The Lutheran Reformers knew that many otherwise emulatable figures in church history (beginning with St. Cyprian of Carthage) had practiced infant communion. And they knew that the Eastern Church and probably also some of the Czech Hussites were practicing it even in their own time. As an era of great ecclesiastical and theological upheaval, when so much of the church’s doctrine and practice was coming under review, the sixteenth century would have been the ideal time to introduce infant communion to the churches of the Reformation, if this was something that truly did have a proper evangelical and apostolic pedigree.
But, the Lutheran Reformers did not do this. Luther considered infant communion to be an error similar to the error of withholding the cup from the laity. Not a soul-killing heresy, such as denying the Trinity or the Incarnation, but an error nevertheless. In the same 1523 letter in which he indicated that communion should now be offered under both kinds among the Lutherans, he also indicated that the Hussites should cease offering it to small children who are not able to give an account of their faith. Indeed, he wanted a consistent practice of instruction and examination, before admission to communion, to be introduced in all the churches.
Chemnitz and Andreae – co-authors of the Formula of Concord – were even more adamant than Luther, in their teaching that infant communion is not in keeping with either the institution of Christ or the teaching of St. Paul; and that there are Biblically-based reasons why this practice is not followed by Lutherans, and why this practice actually should never have been followed by anyone!
It is odd, then, that from time to time, even in conservative Lutheran circles, advocates for the introduction of infant communion in the Lutheran Church raise their voices in favor of that cause. The Lutheran Reformers didn’t really consider this matter very carefully, it is said. They did not let the evangelical spirit of the Reformation permeate their thinking also in regard to this topic, it is claimed. They thoughtlessly followed the inherited medieval Latin practice without a critical evaluation, it is assumed. The Reformers were – they do not hesitate to say – mistaken in letting the errant practice of withholding communion from baptized infants go unreformed and uncorrected, even when they were reforming and correcting many other medieval errors in the church.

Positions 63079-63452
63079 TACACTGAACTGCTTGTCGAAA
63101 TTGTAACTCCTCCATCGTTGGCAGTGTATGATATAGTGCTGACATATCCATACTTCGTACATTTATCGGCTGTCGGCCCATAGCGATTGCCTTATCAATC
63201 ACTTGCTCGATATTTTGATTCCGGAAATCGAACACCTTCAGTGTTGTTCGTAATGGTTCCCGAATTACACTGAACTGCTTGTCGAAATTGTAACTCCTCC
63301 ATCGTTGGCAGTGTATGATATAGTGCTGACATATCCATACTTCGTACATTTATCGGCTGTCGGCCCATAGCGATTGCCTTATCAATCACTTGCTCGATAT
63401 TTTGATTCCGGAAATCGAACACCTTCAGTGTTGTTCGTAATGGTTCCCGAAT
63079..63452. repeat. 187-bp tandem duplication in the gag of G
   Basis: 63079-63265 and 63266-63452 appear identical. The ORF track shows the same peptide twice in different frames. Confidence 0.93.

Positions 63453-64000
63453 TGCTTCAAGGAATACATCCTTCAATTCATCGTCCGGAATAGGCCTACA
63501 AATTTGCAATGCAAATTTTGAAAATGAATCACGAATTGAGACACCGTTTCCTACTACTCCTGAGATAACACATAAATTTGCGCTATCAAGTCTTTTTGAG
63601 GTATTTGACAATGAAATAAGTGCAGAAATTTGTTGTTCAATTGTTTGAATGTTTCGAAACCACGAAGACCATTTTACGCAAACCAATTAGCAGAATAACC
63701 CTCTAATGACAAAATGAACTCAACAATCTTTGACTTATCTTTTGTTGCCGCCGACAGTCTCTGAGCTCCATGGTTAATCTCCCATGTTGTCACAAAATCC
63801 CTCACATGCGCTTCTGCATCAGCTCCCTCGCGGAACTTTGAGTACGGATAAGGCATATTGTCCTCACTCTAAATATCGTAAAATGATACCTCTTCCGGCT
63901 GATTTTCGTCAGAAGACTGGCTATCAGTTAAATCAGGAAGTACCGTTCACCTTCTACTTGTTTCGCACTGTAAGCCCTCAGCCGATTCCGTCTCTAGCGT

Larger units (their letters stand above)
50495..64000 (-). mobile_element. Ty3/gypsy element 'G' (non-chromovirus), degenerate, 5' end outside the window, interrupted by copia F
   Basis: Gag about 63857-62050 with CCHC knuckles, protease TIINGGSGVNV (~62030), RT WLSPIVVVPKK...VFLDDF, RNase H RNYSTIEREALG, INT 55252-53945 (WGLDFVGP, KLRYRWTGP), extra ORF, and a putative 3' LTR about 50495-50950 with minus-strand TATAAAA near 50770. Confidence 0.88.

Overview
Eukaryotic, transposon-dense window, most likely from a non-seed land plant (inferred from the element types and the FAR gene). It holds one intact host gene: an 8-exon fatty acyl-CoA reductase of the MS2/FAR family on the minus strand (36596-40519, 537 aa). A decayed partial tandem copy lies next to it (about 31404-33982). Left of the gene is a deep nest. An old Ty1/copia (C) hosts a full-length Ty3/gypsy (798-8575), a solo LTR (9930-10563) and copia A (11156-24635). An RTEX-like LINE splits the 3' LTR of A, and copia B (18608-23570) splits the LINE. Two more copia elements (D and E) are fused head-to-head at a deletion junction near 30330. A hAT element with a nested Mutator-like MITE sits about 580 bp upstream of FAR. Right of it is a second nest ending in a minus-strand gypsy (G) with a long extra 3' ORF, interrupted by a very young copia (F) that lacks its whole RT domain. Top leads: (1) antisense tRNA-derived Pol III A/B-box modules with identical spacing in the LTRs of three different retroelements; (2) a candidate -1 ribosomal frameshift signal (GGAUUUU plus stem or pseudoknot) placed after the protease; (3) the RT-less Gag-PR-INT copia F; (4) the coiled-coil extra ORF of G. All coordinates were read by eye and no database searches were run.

Are these claims concerning the Reformers’ lack of thinking this through valid? Is that the real history of how the subject of infant communion was addressed (or not addressed) in the sixteenth century? Or does the genuine spirit of Lutheran Reformational theology actually militate against the practice of infant communion, so that the Reformers’ declining to introduce it was a matter of theological principle for them, and was not merely the result of their uncritical and thoughtless traditionalism? Is it possible that the periodic movements in favor of infant communion that we see arising in conservative Lutheran circles, are not arising as a natural outgrowth of the theology of Confessional Lutheranism, but are being triggered by influences from outside the genuine Lutheran tradition?
I have addressed many of these questions historically and theologically in a relatively short paper, entitled “Infant Communion in the Lutheran Church?“, which can be downloaded and read HERE (in my congregation’s web site). The paper seeks to answer all the chief objections, and respond to all the main claims, that have been put forth, and are now being put forth, by the Lutheran advocates for infant communion. The paper’s conclusion – which is demonstrated and documented, and not merely asserted – is that in the time of the Reformers, there were indeed normative, well-thought-through, and Biblically-based Lutheran reasons why infants were not communed in the orthodox Lutheran Church of that day – and why they should not be in the future, either. The Reformers did think this through carefully, in the light of Holy Scripture; and they did know what they were doing, in ruling out the practice of infant communion for Lutherans.